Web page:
The teacher needs to have control of the tools used to teach. Students need to be exposed to more than Microsoft Office, but be educated in multiple operating systems (while Windows is a high-quality series, Linux distributions and Macs, especially beginner Linux distributions ("Edubuntu," as it is very popular in outside countries, for example), need applications, for the working industry is rising with the usage of these systems). Teachers need to be donated higher-quality technologies and provided better security of these new attainments. Most importantly, teachers need education, themselves, clear education, on how new tools operate. Open-source technologies can not only provide an application opportunity for students (especially those in programming and what subject pertains to the application's usage), but since it is often updated with new improvements, it is clearly seen how a tool that grows with an educational environment can demonstrate how up-to-date an educational environment can be.


Students need less homework. If a teacher does the job well enough, ten questions should provide ample exercize to determine whether the class needs more practice or not. I'm not suggesting that teachers simply hand out less homework, but reconsider the ratio of teaching time to homework opportunity. More time should be spent on teaching the matter instead of assigning so much homework and then having students coming back the next day to consume the teaching time with questions regarding how a certain problem is done. Teachers need to learn which problems confuse students the most and demonstrate how problems are worked out in that case. When the student goes home and wonders whether a^2*b^2 can be expressed as (a*b)^2 in the case of a certain problem (of which he actually can, but that's beside the point), the student should have had the fair time to ask about the question during class time instead of being distracted with all of the other problems, or better yet, the case should have been explained during the lesson that Americans pay to get done right. It's a common and easy mistake that will continue to happen as different students find themselves stuck on different problems, but it is up to the teacher to recognize which ones are being missed the most and let the class take note of what happens in it.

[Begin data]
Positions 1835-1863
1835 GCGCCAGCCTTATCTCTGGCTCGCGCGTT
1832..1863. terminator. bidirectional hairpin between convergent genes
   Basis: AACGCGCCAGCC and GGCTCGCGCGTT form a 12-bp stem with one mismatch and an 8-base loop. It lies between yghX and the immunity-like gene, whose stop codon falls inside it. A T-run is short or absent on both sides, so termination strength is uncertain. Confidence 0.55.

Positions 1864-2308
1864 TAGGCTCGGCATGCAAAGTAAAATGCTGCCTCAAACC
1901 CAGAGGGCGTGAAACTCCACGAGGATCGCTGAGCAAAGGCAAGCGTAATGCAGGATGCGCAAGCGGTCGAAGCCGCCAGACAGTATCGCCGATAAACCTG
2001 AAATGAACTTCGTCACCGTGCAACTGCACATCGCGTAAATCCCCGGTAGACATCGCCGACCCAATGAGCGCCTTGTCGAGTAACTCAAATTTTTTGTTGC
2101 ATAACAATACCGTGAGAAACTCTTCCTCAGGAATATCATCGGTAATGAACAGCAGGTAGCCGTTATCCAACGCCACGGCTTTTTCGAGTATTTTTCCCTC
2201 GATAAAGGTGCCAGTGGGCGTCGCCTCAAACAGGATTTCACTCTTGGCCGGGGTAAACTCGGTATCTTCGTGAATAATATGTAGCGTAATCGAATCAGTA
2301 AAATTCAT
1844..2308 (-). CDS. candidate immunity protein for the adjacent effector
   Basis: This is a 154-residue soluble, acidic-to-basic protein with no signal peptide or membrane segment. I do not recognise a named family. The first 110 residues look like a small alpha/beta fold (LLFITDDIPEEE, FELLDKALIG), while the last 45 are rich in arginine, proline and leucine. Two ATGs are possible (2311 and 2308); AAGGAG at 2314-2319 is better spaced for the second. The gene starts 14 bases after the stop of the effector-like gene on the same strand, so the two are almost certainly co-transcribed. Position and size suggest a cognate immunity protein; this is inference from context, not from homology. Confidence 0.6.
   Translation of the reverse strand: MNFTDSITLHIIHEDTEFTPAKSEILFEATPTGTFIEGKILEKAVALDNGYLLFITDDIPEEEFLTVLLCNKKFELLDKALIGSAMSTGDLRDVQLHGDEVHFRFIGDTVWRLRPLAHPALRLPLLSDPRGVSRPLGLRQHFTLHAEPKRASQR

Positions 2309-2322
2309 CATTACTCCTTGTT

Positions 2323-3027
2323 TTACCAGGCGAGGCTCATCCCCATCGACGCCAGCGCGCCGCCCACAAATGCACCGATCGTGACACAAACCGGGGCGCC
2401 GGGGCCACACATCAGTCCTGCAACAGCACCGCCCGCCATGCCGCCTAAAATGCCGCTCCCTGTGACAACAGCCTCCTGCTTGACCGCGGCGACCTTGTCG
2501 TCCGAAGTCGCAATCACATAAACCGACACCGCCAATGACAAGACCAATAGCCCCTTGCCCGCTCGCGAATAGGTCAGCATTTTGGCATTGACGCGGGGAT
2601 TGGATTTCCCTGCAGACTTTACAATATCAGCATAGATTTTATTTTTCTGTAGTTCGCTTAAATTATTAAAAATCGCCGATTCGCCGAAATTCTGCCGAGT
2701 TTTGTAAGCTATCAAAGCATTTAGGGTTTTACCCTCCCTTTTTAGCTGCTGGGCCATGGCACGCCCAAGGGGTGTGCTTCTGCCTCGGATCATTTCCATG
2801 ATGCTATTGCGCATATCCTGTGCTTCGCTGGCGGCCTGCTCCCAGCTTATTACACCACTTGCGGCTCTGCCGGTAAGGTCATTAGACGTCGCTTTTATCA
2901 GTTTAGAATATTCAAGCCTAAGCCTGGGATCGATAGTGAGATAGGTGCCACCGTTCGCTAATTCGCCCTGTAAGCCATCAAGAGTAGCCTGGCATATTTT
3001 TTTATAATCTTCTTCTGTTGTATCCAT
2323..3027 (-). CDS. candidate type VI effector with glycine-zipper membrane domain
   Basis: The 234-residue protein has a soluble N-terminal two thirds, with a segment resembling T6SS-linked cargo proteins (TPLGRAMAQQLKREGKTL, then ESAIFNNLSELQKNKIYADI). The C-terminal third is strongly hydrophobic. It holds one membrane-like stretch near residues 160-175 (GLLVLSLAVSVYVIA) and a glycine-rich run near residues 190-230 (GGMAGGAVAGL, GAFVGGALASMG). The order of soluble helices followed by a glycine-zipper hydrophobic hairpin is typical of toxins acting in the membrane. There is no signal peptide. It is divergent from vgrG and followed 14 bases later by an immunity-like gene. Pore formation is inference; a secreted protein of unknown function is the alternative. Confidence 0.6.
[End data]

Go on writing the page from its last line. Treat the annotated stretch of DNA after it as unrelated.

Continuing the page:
Finally, students need to be informed of things that will make them more competent in the world. A Government class needs to be taught about more than the three branches of government plus voting. How many High School freshman know that they have to sign a document that makes them available for draft pick when they are eighteen? Are kids unable to tell tax return forms from property leasing requirements because they are increasingly stupid, or are we going to assume responsibility for not taking the initiative of teaching them what they need to know about their country? How many times can we laugh at the woman who called 911 over McDonald's being out of Big Macs before we realize that she did that because she didn't understand what 911 was even for, and, additionally, could that be our kids someday?


I think that what is being asked for is suggesting a lot to be drawn from districts and teachers, possibly more than they can handle all at once. The suggested ideas provided can all be attained for free, especially tools used in Linux, and Youtube/Vimeo videos and the like. However, this does not detract from the difficulty of changing so drastically and then asking so much from teachers who have probably been hopelessly passing through redundantly pathetic High School students for decades. It should not be done because it is easy, not because it is hard, but because it is a new collection of ideas in a time where old ideas are not performing to full expectancy. Some schools are beginning to turn around and be more open with parents, students, volunteers, and all of their suggestions. Schools need to be notified of what they should start doing correctly, instead of shoving students on their way.



8 votes
Idea No. 44